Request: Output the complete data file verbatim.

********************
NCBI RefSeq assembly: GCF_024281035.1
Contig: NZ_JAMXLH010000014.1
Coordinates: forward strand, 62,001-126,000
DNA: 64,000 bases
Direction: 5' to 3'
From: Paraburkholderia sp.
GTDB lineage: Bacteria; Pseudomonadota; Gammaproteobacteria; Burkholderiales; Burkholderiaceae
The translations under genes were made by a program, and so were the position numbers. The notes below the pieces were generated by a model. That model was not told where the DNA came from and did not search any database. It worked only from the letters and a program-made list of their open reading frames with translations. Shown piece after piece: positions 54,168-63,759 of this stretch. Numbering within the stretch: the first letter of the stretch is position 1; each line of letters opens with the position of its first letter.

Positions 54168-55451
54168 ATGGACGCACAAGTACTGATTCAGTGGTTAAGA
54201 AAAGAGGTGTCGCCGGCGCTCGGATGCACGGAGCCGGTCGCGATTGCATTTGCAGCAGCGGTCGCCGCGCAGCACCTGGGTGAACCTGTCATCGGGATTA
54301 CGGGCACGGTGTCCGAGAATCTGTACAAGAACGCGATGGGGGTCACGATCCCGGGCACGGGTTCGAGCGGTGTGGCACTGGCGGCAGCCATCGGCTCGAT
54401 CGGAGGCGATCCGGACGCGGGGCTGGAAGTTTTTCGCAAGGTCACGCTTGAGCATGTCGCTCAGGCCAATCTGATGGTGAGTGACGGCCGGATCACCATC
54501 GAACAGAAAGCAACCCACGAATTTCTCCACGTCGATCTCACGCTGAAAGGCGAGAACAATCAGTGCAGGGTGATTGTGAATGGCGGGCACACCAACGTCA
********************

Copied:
NCBI RefSeq assembly: GCF_024281035.1
Contig: NZ_JAMXLH010000014.1
Coordinates: forward strand, 62,001-126,000
DNA: 64,000 bases
Direction: 5' to 3'
From: Paraburkholderia sp.
GTDB lineage: Bacteria; Pseudomonadota; Gammaproteobacteria; Burkholderiales; Burkholderiaceae
The translations under genes were made by a program, and so were the position numbers. The notes below the pieces were generated by a model. That model was not told where the DNA came from and did not search any database. It worked only from the letters and a program-made list of their open reading frames with translations. Shown piece after piece: positions 54,168-63,759 of this stretch. Numbering within the stretch: the first letter of the stretch is position 1; each line of letters opens with the position of its first letter.

Positions 54168-55451
54168 ATGGACGCACAAGTACTGATTCAGTGGTTAAGA
54201 AAAGAGGTGTCGCCGGCGCTCGGATGCACGGAGCCGGTCGCGATTGCATTTGCAGCAGCGGTCGCCGCGCAGCACCTGGGTGAACCTGTCATCGGGATTA
54301 CGGGCACGGTGTCCGAGAATCTGTACAAGAACGCGATGGGGGTCACGATCCCGGGCACGGGTTCGAGCGGTGTGGCACTGGCGGCAGCCATCGGCTCGAT
54401 CGGAGGCGATCCGGACGCGGGGCTGGAAGTTTTTCGCAAGGTCACGCTTGAGCATGTCGCTCAGGCCAATCTGATGGTGAGTGACGGCCGGATCACCATC
54501 GAACAGAAAGCAACCCACGAATTTCTCCACGTCGATCTCACGCTGAAAGGCGAGAACAATCAGTGCAGGGTGATTGTGAATGGCGGGCACACCAACGTCA